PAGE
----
Writer of the Month
Alison is a poet & novelist, short story writer & performer and teaches writing in the community, prisons, university, adult education, the NHS – in fact anywhere.
She is also experienced at leading bibliotherapy groups, using reading aloud to increase wellbeing. It works!
Alison’s chapbook April’s Fish was published by Koo Press in 2007 and her
short fiction has been published by Virago and has featured on BBC Radio 4 and BBC Radio Wales (short story and Poetry Please). In 2012 Alison was a finalist in the Novelicious novel competition.
She is a seasoned performer and has performed in various venues including at the Edinburgh Fringe and the Bloomsbury Theatre.
Alison is also a novice but enthusiastic ukulele player.
Writing East Midlands caught up with Alison to chat about her work and what she’s been up to.
You’ve had successes with poetry, short stories, a novel and as a performer; would you say you have a favourite form?
All the forms feel so different to be involved with. Writing poetry is the way I process events and feelings, it’s out there in the air like a buffer or a filter. Prose is much more like something mined out from below or inside. Performance is great because it let’s you see and hear the instant reactions of people listening and watching. To say there was a favourite would be like saying I had a favourite child, I love them all in different ways and when one is annoying me I have the others to talk to.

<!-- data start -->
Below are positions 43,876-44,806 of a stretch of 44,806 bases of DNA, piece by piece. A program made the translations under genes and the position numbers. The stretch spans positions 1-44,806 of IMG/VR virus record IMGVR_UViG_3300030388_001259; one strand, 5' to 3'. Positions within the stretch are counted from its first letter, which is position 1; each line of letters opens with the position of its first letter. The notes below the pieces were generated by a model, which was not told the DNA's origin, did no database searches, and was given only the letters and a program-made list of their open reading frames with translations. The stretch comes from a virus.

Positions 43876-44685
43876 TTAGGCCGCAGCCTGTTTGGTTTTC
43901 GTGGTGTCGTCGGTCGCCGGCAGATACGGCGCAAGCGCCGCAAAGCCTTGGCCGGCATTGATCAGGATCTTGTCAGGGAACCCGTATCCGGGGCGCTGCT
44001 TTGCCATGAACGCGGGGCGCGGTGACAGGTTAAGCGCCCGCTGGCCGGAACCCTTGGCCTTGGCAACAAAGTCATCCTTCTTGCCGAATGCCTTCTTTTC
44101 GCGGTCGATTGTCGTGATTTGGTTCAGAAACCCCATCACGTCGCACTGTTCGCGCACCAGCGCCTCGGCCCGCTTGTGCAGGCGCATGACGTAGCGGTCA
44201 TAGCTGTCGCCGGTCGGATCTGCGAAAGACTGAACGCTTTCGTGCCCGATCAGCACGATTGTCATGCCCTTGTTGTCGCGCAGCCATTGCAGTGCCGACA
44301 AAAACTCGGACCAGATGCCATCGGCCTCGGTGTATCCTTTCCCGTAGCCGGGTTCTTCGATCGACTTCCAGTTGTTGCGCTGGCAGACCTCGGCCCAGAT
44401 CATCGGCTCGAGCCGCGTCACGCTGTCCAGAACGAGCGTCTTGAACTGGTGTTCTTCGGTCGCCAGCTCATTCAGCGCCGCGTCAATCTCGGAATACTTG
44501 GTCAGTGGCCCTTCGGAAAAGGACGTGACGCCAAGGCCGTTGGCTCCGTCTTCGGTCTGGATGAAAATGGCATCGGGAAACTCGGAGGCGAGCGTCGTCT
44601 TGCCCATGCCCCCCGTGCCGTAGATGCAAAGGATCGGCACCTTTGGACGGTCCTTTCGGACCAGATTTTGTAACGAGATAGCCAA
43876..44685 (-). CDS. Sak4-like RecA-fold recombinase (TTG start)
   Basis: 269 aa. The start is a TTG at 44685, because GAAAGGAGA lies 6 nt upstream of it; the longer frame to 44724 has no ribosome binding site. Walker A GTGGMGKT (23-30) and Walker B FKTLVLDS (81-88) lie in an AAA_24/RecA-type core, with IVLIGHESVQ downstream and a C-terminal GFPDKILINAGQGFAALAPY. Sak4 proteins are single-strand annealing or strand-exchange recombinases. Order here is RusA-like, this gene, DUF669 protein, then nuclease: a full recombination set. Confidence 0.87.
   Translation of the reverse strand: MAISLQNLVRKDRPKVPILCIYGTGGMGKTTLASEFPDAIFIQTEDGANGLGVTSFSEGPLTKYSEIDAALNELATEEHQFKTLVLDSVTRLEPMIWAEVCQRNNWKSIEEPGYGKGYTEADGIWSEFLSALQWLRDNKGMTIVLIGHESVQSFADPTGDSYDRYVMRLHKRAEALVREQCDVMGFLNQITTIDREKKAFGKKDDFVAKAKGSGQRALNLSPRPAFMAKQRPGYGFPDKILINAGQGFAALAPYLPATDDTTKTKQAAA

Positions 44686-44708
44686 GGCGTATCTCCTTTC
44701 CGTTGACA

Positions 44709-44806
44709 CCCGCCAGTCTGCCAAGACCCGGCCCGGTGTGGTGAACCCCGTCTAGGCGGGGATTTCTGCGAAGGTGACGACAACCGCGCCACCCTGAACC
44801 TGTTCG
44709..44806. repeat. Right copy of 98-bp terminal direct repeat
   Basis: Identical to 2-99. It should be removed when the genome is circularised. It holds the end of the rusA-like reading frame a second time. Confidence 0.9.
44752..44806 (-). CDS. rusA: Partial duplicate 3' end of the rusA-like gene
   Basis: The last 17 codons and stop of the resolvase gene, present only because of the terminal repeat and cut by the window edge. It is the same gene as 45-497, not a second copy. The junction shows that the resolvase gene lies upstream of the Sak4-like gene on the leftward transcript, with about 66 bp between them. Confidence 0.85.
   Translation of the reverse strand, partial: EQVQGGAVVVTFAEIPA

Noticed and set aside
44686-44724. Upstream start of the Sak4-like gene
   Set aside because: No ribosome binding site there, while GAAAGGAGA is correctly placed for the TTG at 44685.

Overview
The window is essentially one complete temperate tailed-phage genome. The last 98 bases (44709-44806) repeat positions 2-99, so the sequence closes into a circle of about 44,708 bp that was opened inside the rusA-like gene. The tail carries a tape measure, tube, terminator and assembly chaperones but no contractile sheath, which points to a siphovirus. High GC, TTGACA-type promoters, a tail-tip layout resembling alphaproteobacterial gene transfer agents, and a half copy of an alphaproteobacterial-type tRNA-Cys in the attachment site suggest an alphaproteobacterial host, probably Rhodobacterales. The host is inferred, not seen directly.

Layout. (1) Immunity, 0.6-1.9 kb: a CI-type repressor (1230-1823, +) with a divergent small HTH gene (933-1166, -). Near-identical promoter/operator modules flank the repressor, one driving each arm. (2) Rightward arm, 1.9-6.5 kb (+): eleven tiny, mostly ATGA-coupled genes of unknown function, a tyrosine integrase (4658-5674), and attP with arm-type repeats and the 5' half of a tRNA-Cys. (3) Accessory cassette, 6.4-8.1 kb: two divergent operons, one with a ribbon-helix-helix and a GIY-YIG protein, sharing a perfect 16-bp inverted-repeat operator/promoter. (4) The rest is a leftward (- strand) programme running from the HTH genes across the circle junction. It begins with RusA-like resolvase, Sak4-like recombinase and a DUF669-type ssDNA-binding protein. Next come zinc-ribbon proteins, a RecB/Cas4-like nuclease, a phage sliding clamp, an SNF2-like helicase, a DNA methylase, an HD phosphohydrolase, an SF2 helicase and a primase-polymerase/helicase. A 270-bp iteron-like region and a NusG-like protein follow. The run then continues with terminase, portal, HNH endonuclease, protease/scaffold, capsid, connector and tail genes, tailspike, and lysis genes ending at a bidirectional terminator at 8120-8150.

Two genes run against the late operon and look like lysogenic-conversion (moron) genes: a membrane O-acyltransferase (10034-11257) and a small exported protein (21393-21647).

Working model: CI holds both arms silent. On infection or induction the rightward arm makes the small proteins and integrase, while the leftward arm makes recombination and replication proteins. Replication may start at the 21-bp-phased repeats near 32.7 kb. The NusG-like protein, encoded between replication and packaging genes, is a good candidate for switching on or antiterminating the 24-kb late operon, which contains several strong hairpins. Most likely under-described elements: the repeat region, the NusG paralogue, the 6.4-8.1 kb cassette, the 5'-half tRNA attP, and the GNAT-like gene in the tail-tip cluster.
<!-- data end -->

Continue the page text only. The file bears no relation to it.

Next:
Do you have different approaches to each form?
Poetry is always longhand first. Hand writing feels part of the process of writing and rewriting. It’s also handy because a lot gets written in workshops as I almost always do the exercises that I set for students. Then it is typed which works to give a little distance. Prose is typed straight onto the screen these days. I used to hand write then type up but it takes so long. I’m a very fast touch typist so it doesn’t interfere with the creative process. There is no difference in the process for writing for performance and the page. Certain poems just work well in performance, I know that others will not. I’ve become better at putting together sets that have some texture.
You teach creative writing in adult education and many other settings; what made you want to teach creative writing?
Running workshops arose naturally out of being in writers’ groups which were very formative experiences for my writing in the early days. I find the process of writing to be good for the way I understand the world and has enabled me to express myself – both things I think are important. I am the type of evangelising person who always wants to persuade people to do things I love so it seemed natural to want to teach creative writing. I want everyone to feel the way I feel when writing has really taken hold of me. That connection with my own creativity and thought. I’m the same with the ukulele. I want everyone to buy one and play it. Just get one. Ok?
You will be teaching Writing from the Body at Writing School Leicester. Sounds exciting, where does the idea behind this come from and what does it involve?